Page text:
COLORADO SPRINGS, Colo. - Coronavirus has been on everyone's mind this year, and it can be difficult to avoid the topic. However, there is also shame associated with a positive test result.
KOAA spoke with Jessica Rodriguez when she was with her children at a local park on Tuesday. She explained how she would feel if diagnosed with coronavirus. "I think it's a little bit of a shame thing... I'd hope I didn't get anybody sick. It'd almost be embarrassing," said Rodriguez, who has lived in Colorado Springs for almost two decades.
Another person at the park, Sheila Martin, told KOAA she would not feel ashamed if she got the virus, and encouraged people to tell their close contacts if they experience symptoms. "Try to stop the spread, and then eventually, we'll get there," said Martin.
Jonathan Baer was also at the park on Tuesday, and said he would not be afraid to talk about test results, and told people to stop their irrational fear of the virus. "I understand that it's real, it has the potential to be very serious, but that doesn't change my thoughts on it... There's been a tremendous fear campaign for the American public," said Baer, who said the media has helped spread that fear.
The Clinical Program Manager of Child and Family Services for AspenPointe, Heather Lea, said fear related to the virus and confusion on best practices for safety protocols both contribute to increased anxiety about a positive test. "If I tell somebody that I had COVID, or that I have COVID, automatically, you know, the judgment pieces can come into play. There are embarrassment factors that can come into play for people too, about feeling like maybe there was something I could have done that I didn't, although that's often not really the case for most people," said Lea.
Lea discussed how the virus has different layers of guilt associated with it, and said telling close contacts can help relieve some of it. "Regardless of how anxiety-provoking this is, how nervous you are, you are doing the right thing... I would rather get it over and done with, almost like ripping off the band-aid, instead of carrying that around with me forever," said Lea.
Lea described it like walking a tightrope when trying to decide who to tell when symptoms first surface, but before a positive test result has actually been received. "It's hard to say. I personally carry that responsibility and would want people to know, as quickly as possible, if I'm waiting days to receive a test," said Lea.
She also said any feelings the person who is learning of potential exposure is experiencing are valid, but it's important to move through stages of anger and decide upon the next steps. "This is how stigmas get attached to things, and when we stigmatize things, people don't get help. And they only spend time suffering and hurting when they don't need to be... This is not something you should have to do alone," said Lea.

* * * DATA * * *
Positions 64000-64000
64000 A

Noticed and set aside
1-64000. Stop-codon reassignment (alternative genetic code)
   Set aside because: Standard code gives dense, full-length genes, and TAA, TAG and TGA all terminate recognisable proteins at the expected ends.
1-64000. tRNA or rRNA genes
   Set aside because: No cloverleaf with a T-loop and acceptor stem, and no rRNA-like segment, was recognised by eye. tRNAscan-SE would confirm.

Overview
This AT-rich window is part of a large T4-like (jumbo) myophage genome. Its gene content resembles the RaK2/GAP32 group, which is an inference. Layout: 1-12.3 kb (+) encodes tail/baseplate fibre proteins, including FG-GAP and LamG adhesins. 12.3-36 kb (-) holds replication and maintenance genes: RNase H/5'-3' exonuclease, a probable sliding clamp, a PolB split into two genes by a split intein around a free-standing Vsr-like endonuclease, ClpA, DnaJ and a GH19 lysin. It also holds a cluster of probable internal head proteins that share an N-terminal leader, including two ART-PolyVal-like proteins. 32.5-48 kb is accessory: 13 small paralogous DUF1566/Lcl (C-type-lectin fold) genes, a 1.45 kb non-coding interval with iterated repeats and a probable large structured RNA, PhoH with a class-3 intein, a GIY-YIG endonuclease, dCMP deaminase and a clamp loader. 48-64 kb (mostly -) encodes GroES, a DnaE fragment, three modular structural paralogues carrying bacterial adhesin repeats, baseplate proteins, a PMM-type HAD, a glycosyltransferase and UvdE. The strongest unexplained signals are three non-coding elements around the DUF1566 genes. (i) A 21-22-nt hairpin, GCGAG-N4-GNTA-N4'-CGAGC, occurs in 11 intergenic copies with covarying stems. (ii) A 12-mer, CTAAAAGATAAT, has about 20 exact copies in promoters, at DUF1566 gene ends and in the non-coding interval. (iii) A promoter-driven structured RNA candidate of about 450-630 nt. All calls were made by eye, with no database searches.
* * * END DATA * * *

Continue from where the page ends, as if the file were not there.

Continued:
KOAA also reached out to El Paso County Public Health, which provided us with these responses to certain questions:
What should I do if I am notified that I tested positive for COVID-19?
Public Health is here as a resource to help guide you through this process. As soon as Public Health receives the notification of a positive case (typically these are received through lab reports), we will reach out to let the individual know, and answer any questions. Public Health can work with you to talk about the next steps and to help identify who you might have been in contact with. You can also call (719) 578-3220 to speak to a communicable disease epidemiologist. It’s important to follow the guidance of Public Health. If you test positive, you should isolate at home for at least 10 days since symptoms first appeared AND until no fever for at least 24 hours without medication AND symptoms are improving.
Should I notify my friends and family?
With COVID-19, we are looking for anyone who may have had prolonged exposure to you – anyone who may have been within six feet or less, for a period of 10-15 minutes or longer. Any household contacts should quarantine for a period of 14 days, and seek testing if they begin experiencing symptoms. Again, when Public Health reaches out, our trained experts will talk through this process with you and help identify who you may have been in prolonged contact with.
Here are examples of some of the things we may talk through: Did you go to work while you were ill? Did you attend a social gathering recently? Were you in your prolonged contact with anyone? Did you have long conversations with anyone while standing less than six feet apart? Were you and other people wearing masks? If you may have had prolonged contact with other friends or social contacts, you may want to let them know out of an abundance of caution. Public Health can also work with you throughout this process to identify whether or not additional contacts need to be notified.
What if I get a test and am awaiting my results – should I notify the people I’ve been in contact with?
One of the things you can do while you’re awaiting test results is to make sure you’re staying home, to prevent spreading illness. Again, it can be helpful to think through who you may have had prolonged contact with; you may want to let close contacts know that you are experiencing symptoms and awaiting test results. Those individuals can also monitor for symptoms, and seek testing if they begin experiencing symptoms.
This story was first published by Colette Bordelon at KOAA in Colorado Springs, Colorado.